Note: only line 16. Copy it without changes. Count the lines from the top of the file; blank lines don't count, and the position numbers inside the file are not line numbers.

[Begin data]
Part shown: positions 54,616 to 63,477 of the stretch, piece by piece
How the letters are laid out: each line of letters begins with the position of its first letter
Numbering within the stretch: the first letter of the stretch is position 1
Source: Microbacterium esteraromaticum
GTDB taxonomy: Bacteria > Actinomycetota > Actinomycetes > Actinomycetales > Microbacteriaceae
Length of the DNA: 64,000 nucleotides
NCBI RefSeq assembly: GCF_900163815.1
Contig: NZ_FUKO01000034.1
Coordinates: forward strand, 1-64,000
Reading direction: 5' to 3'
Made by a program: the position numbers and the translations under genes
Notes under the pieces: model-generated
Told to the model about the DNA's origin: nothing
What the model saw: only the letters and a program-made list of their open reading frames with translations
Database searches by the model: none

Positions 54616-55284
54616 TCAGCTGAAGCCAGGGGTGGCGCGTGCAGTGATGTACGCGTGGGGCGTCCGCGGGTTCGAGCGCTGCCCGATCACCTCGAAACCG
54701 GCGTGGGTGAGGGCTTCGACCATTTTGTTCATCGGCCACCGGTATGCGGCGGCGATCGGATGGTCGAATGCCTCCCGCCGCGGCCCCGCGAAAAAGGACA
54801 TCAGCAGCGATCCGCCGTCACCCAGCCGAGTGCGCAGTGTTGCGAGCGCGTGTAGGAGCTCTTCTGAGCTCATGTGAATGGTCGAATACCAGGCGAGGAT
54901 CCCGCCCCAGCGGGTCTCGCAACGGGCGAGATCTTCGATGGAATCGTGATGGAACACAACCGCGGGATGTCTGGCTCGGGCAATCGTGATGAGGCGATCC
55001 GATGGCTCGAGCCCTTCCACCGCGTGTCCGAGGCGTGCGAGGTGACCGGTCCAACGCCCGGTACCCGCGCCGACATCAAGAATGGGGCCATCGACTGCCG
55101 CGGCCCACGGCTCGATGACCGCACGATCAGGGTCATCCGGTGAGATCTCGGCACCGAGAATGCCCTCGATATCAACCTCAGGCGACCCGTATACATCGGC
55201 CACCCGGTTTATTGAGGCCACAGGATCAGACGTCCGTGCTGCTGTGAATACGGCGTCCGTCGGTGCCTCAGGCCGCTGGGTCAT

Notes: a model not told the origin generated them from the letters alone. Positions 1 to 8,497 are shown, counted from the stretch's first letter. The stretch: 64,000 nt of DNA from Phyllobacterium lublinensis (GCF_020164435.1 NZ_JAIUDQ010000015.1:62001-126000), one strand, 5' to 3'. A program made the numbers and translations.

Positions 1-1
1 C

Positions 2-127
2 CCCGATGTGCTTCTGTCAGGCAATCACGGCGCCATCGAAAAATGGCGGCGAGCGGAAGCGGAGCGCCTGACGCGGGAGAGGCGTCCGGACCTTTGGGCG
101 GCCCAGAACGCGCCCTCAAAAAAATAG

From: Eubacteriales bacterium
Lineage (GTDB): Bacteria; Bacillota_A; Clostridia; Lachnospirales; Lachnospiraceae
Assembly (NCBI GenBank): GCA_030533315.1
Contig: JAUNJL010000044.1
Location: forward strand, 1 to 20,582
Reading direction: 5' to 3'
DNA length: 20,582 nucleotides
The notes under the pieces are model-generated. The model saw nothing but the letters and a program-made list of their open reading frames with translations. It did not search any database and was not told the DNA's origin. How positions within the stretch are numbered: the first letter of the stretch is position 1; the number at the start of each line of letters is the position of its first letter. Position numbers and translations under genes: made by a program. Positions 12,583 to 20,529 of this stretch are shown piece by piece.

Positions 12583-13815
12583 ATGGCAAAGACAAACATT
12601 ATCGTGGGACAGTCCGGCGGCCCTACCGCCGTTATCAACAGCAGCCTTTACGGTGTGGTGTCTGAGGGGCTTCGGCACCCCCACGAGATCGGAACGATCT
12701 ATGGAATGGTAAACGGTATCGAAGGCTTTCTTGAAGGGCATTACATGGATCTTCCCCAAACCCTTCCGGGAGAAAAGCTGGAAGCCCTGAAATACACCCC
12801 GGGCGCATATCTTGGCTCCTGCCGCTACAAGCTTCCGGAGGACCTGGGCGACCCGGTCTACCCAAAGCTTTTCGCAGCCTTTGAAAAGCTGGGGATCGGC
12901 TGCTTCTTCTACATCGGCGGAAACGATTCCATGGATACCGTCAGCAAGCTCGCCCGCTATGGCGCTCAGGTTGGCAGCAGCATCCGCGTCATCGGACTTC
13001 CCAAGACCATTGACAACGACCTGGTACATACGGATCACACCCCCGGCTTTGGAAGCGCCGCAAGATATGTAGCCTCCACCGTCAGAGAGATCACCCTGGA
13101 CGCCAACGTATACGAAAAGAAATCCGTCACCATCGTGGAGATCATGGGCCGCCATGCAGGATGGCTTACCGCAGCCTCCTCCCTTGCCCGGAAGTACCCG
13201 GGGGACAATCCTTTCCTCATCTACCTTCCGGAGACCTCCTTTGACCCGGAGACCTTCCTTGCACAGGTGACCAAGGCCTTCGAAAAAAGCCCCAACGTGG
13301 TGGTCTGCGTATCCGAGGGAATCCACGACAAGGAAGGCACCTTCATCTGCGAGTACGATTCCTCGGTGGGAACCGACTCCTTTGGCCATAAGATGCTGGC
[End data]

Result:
Positions 54616-55284